Jules Rimmer worked in investment banking for 32 years, most of it focusing on emerging markets. He is now a freelance journalist
A crisis is temporary by nature, but the Turks are redefining the term to incorporate a sense of permanence. Turkoparalysis most neatly encapsulates the sense investors have of frenzied but motionless economic activity. The economy has been dealing with vaulting inflation, a mile-wide current account deficit, a plummeting currency and a balance-of-payments emergency for years now. Reasons to capitulate are legion.
How is it then that the best-performing emerging market of 2022 is none other than Turkey? Defying predictions of another year of catastrophic returns, the Turkish XU100 benchmark rallied as much as 33 per cent in dollar terms, convincingly outstripping its peers with the MSCI EM index slumping almost 20 per cent year-to-date. In a high-inflation/weak-lira environment an equity market jump in local currency should not be surprising but Turkey’s hard-currency return has confounded expectations.
The outperformance has been chiefly registered over the summer months with a ~50 per cent rally in the overall index, the main locomotive of which was a 160 per cent surge in the banking sector. Volumes soared, last week recording an all-time high of $7.6bn. How to explain this move, defying a worsening economic outlook and all investment logic?
For sure, banks were cheap by any standard valuation metric, but they always were, and this did not precipitate the five-year peak. Foreign ownership of the Turkish market languishes around 33 per cent, barely off its record low. Regulatory changes imposed by the Turkish central bank forced banks to dispose of highly profitable CPI-linkers and invest in local currency government bonds. As a result yields on the latter declined 1000 basis points and traded through Eurobonds in spite of CPI measuring anywhere between 80 per cent and 150 per cent, depending whose forecasts are trusted.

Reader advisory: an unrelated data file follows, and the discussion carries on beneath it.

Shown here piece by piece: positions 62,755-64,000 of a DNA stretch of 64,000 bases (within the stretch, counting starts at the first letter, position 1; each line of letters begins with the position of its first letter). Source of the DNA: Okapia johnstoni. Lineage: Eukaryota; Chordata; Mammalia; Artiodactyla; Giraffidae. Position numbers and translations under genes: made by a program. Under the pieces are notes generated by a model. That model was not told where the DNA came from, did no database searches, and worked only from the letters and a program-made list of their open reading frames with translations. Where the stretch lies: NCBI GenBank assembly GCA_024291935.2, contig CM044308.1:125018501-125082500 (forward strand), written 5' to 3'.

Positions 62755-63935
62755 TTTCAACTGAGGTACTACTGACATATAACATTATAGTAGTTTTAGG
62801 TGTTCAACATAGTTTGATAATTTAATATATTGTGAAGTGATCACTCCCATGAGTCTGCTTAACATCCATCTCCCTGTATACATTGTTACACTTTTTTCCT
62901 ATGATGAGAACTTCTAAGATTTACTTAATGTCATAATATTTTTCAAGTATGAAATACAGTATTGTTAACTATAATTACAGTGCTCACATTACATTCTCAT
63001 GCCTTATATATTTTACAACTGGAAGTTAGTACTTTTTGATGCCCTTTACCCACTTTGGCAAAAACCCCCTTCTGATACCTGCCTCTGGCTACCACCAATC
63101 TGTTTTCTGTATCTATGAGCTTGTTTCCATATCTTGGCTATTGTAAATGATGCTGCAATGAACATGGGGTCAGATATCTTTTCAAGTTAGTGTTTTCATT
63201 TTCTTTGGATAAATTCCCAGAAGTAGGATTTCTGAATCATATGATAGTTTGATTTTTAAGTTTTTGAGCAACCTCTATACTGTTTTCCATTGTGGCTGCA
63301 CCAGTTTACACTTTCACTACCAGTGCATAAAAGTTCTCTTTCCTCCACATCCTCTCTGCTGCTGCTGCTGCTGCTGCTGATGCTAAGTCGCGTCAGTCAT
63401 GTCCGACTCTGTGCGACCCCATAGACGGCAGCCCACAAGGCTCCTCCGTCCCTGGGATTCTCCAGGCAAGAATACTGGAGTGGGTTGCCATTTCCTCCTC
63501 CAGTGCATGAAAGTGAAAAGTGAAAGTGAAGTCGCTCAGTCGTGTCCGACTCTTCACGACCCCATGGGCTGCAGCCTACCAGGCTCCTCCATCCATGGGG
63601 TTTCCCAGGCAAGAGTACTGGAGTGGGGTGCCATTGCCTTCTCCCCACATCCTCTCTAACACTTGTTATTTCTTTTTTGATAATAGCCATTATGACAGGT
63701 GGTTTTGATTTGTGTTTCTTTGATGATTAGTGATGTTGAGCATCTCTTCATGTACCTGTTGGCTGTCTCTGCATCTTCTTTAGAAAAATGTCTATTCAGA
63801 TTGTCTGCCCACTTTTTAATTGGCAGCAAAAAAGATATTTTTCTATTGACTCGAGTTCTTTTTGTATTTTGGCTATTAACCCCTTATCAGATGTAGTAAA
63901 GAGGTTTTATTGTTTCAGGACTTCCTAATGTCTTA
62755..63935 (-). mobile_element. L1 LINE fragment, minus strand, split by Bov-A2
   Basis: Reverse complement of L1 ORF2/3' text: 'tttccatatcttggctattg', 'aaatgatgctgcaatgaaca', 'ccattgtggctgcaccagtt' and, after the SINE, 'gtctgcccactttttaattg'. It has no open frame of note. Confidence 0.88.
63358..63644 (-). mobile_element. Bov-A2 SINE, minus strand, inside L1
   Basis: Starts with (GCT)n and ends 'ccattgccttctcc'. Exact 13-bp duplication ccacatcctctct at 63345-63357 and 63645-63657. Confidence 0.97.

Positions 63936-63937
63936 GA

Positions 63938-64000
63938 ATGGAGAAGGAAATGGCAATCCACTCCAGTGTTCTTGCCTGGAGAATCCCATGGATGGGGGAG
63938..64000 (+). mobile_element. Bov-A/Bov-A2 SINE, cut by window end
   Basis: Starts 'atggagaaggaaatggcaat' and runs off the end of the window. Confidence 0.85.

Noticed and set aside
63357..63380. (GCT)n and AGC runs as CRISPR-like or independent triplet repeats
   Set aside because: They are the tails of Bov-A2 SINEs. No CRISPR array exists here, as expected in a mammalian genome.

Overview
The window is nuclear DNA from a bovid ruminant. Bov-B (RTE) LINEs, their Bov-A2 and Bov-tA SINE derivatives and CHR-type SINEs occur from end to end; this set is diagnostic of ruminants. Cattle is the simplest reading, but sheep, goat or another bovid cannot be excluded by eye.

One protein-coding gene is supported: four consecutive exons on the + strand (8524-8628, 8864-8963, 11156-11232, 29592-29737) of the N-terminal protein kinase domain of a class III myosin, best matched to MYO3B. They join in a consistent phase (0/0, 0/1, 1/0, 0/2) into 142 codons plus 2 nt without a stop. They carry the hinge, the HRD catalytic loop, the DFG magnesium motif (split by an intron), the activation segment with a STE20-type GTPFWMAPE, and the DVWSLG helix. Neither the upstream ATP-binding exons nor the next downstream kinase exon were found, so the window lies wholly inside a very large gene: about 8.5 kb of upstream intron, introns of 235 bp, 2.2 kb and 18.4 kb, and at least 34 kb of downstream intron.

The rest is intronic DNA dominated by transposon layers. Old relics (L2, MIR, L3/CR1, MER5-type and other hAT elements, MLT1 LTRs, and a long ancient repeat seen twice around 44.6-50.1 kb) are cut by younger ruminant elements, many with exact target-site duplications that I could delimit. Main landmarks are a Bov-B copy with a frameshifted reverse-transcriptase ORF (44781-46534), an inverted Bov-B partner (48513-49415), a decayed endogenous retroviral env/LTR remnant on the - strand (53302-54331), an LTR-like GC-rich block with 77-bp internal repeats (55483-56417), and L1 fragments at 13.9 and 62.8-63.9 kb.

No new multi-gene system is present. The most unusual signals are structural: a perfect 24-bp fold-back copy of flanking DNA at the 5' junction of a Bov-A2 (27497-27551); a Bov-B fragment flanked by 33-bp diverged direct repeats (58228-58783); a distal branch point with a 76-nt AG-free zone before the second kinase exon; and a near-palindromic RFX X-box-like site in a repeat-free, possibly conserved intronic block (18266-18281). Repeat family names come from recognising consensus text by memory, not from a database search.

Analysts cited these circumstances as possible explanations for the baffling spike in share prices. There were other left-field suggestions: the dab hand of Turkey’s sovereign wealth fund, perhaps? Retail investors capitulating on crypto and swarming into stocks? The likely cause, though, is more mysterious.
Turkish investors who, for reasons legitimate or otherwise, store their wealth offshore and reinvest it back into the stock market have been a powerful determinant of asset prices on the Istanbul bourse for a long time. Brokers refer to them colloquially as “the moustaches”. Back in 2016 one such, who achieved notoriety as The Dude, was said to be responsible for huge gyrations in stocks.
Come the summer of 2022 and the talk locally has been of another shadowy figure. According to market commentators, one speculator placed a string of hugely levered bets on single-stock futures in banking stocks in July. These contracts aren’t especially liquid. The trades — which started off with the smaller banks and initial positions on just 100-200mn TRY — led to a squeeze as arbitrage players exploited the gap between futures and cash.
The derivative splurge coincided with a period of relative stability for the lira as Turkey’s president Recep Tayyip Erdoğan negotiated swap deals and loans with the Saudis and the Russians and Turkey’s oversized retail investor base desperately chased the bandwagon.
If rumours are to be believed, the lone punter’s exposure has ballooned to 20bn TRY giving a paper profit of some 2-3bn. In a market characterised by regulatory vigilance and overseen by an obsessively panoptic finance ministry and central bank, these moves simply could not have passed unobserved. Approval might at the very least be considered tacit, if not explicit.
The authorities are quick to shout economic sabotage whenever the market falls but were seemingly acquiescent to so long as the direction of asset price travel is higher. There are scarcely any constitutional limits on Erdogan’s power; a freely-traded lira is the one thing beyond his control.
For the government, relief from economic pressure is always welcome, no matter the source. Allowing retail punters to cream the froth off a banks rally might have lessened the criticism of the AKP’s astonishingly cack-handed mismanagement of the economy, if only for a moment.
By the end of last week, though, the signs were that even the central bank was uncomfortable with the bubble created and the minimum collateral required for margin positions was raised 30 per cent. Local brokers facilitating the execution of so-called moustache trades also raised margin requirements. Suddenly, momentum faltered and consecutive limit down falls were registered by bank stocks.
Exiting a highly levered position will be harder than it was to enter it. The cumulative impact of the market tumult is to discourage international institutional investors. The Potemkinisation of the stock market means that equities fail to represent economic fundamentals, the volatility is off-putting and with Turkey only holding a 37 basis point weighting in the MSCI EM, money managers can easily afford to ignore the circus.
The outperformance of the Turkish market is an optical illusion. Remain aloof.
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